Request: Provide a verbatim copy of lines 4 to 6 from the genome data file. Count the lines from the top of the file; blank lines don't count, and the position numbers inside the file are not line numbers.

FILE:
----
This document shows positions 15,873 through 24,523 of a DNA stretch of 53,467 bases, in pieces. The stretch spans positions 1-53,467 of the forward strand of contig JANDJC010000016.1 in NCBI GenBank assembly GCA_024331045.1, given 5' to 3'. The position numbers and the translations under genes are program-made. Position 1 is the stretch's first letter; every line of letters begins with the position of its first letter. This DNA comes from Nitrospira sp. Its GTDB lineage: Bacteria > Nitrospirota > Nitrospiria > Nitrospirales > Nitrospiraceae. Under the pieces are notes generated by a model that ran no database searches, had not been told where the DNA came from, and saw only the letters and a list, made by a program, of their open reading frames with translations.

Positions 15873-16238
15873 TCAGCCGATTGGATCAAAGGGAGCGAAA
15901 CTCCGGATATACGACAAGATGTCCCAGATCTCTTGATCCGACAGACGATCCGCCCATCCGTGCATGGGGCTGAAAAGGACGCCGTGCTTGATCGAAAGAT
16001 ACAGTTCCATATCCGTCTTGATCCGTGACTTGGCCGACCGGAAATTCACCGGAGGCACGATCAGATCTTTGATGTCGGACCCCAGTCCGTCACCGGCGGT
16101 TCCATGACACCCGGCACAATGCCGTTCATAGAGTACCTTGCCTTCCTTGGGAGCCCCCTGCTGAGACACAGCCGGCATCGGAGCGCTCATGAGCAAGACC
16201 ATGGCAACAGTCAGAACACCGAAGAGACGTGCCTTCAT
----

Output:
15901 CTCCGGATATACGACAAGATGTCCCAGATCTCTTGATCCGACAGACGATCCGCCCATCCGTGCATGGGGCTGAAAAGGACGCCGTGCTTGATCGAAAGAT
16001 ACAGTTCCATATCCGTCTTGATCCGTGACTTGGCCGACCGGAAATTCACCGGAGGCACGATCAGATCTTTGATGTCGGACCCCAGTCCGTCACCGGCGGT
16101 TCCATGACACCCGGCACAATGCCGTTCATAGAGTACCTTGCCTTCCTTGGGAGCCCCCTGCTGAGACACAGCCGGCATCGGAGCGCTCATGAGCAAGACC